You have the right for legal representation paid by the court. You can also be represented by legal counsel for the rights of your sister although I do not understand since at the age of 17 in many states you do not have to go to high school anymore or need a guardian (some states not all. Legal age is 18) Unless you are running about too and have other actions against you (example: drugs, prostitution, drunk driving, etc...) I am not a lawyer. Far from it, but you can ask for legal representation (an attorney) to fight for you and your sister. Don't depend on this web site. We are all a bunch of yo-yo's and most do not even do the research.
Law students are a LOT niave when they get into the vocational field of Law. This is mostly the fault of television - the public tends to forget that the majority of what appears on television is FICTION.
The field of Law has a mystique that actually exceeds reality. The field of Law is a vastly overrated career - especially by television.<< There are many myths regarding the field of Law:
**myth: working as a Lawyer is mentally challenging (Actually, most work as an attorney involves mountains of routine paperwork: research, cite checking, drafting documents, and document review. Attorneys need to write down and track EVERY activity they do, all day long [in 6 to 15 minutes increments, depending on the billing system] - a painstaking but necessary task - handling details is a large part of working as a lawyer),
**myth: being an attorney is thrilling, high-powered, and glamorous (remember: television is FICTION - the fictional lawyers on TV are ACTORS - the majority of work that an attorney does, does not happen in a courtroom),
**myth: law students think that because they are good at arguing they will become great attorneys (Actually being a great attorney is more in one's ability to mediate between differing sides and bringing them to agreement/compromise. Many people mistakenly think that being an attorney is about the ability to argue. Actually, a successful attorney is defined by his/her commitment to the PEACEFUL resolution of disputes. Lawyers are actually: mediators, advocates, negotiators, advisors, evaluators, and peaceful intermediaries between clients.),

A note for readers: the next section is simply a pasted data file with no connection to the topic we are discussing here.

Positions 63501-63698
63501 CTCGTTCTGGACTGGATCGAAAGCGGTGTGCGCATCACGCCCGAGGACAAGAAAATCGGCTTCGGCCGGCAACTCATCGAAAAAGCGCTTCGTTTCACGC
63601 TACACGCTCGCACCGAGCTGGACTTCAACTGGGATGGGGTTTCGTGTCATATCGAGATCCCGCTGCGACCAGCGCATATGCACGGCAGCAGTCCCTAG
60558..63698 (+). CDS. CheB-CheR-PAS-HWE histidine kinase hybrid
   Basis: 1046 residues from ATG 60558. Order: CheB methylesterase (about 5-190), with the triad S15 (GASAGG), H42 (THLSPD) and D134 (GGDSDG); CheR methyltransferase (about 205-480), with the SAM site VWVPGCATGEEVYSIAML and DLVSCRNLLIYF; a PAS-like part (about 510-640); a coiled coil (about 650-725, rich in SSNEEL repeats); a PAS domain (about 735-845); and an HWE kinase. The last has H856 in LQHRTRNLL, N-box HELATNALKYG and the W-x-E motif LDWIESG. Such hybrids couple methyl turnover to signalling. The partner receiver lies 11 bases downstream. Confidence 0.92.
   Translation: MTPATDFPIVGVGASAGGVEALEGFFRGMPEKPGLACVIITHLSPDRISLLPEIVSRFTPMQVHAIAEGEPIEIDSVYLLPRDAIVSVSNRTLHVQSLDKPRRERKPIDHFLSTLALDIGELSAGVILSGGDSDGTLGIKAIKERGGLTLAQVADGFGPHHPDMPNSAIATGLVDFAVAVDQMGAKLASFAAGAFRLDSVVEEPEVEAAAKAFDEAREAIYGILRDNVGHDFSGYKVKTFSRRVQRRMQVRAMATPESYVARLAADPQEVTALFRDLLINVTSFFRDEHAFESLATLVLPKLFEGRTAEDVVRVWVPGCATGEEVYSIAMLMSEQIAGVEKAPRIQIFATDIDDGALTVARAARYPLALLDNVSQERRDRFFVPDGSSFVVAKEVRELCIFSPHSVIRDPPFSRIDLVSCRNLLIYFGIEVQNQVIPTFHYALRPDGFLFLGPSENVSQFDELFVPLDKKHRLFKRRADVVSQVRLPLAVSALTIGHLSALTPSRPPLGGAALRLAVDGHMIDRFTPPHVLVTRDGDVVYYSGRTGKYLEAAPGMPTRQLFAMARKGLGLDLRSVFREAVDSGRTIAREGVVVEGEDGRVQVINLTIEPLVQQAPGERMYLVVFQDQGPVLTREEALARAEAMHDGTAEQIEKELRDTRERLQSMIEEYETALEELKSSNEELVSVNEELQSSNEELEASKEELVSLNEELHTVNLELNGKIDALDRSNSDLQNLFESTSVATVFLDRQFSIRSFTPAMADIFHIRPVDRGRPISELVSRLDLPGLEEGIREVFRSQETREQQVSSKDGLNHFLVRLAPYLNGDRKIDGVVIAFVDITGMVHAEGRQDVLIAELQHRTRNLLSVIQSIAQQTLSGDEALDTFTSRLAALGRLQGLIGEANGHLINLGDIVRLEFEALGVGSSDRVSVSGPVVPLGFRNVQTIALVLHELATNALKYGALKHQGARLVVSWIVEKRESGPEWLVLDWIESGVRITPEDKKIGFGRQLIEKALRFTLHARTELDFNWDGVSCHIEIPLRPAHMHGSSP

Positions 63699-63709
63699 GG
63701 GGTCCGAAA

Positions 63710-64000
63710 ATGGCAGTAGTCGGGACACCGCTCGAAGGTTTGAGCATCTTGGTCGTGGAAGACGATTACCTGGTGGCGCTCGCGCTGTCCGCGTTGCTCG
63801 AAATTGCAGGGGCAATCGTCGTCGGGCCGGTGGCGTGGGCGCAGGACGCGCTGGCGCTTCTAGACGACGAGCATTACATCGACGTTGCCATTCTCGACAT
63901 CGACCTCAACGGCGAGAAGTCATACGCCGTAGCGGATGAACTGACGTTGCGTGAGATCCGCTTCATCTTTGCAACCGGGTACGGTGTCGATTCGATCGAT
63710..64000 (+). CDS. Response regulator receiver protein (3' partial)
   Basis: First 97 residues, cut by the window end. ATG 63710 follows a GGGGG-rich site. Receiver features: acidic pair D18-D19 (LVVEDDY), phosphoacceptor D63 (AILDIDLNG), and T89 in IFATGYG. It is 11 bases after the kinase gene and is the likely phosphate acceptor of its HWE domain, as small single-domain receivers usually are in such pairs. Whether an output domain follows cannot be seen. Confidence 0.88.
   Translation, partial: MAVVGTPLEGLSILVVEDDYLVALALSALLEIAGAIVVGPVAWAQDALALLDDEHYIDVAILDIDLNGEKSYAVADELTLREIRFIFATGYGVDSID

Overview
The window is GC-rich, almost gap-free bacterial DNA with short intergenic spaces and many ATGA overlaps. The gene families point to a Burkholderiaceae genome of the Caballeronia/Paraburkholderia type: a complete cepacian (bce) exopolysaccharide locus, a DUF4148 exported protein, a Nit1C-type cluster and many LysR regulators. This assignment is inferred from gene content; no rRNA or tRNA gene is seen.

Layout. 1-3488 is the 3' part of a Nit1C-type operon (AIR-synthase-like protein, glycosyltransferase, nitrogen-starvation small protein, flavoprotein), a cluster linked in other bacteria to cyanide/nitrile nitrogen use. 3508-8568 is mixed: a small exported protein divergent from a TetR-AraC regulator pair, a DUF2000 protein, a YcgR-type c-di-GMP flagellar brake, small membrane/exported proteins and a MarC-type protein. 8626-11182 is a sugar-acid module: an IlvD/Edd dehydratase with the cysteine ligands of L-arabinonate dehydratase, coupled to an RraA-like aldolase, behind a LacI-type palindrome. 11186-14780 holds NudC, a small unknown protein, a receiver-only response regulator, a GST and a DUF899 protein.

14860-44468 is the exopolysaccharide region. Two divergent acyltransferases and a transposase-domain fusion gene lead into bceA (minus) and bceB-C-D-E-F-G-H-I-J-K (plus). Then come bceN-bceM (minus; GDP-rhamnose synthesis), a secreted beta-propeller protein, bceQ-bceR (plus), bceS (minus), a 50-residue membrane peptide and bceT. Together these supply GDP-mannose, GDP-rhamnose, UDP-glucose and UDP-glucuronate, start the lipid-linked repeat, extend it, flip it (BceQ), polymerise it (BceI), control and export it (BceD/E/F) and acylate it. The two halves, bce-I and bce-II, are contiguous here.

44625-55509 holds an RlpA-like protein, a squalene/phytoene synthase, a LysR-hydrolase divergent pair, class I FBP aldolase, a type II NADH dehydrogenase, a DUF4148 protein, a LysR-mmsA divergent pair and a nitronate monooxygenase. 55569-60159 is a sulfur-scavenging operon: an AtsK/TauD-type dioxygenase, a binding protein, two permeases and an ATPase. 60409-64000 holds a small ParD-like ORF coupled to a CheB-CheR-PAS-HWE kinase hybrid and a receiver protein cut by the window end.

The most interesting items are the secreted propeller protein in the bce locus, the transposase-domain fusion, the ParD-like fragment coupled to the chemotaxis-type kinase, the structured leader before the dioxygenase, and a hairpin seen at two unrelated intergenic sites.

**myth: as a lawyer I can correct injustices (actually legal decisions are more about reaching compromises than about right vs. wrong),
**myth: guaranteed financial success (actually when salaries are compared, you also need to account for cost-of living expenses [most large law firms are in large cities - the bigger the city, the more cost-of-living expenses will be], payment of debts accrued while attending law school, and time needed to build a client base. Many large law firms require lawyers to work 60-80 hours per week. There are a FEW attorneys that earn a lot of money - but MOST attorneys just about make a living. Most attorneys do not make as much money as most people think. Also, remember: there are more attorneys than there are available jobs.).
And then, to top it off, attorneys have to keep their client's information confidential. (You cannot use "juicy" tidbits that you have become aware of as fodder for the gossip circles.)
Law is a more demanding profession than most people realize. It is not like what you see on TV.
Even if you finish law school, you won't be able to find a job when you are done. Since this vocational field is shrinking (at an alarming rate), many new attorneys/lawyers are, themselves, having to work "down" as Paralegals, Legal Assistants, Legal Secretaries, Bailiffs, Court Reporters, etc, etc, to simply try to keep some of their bills paid <<this would be your competition. And the competition is fierce in TODAY's job market!!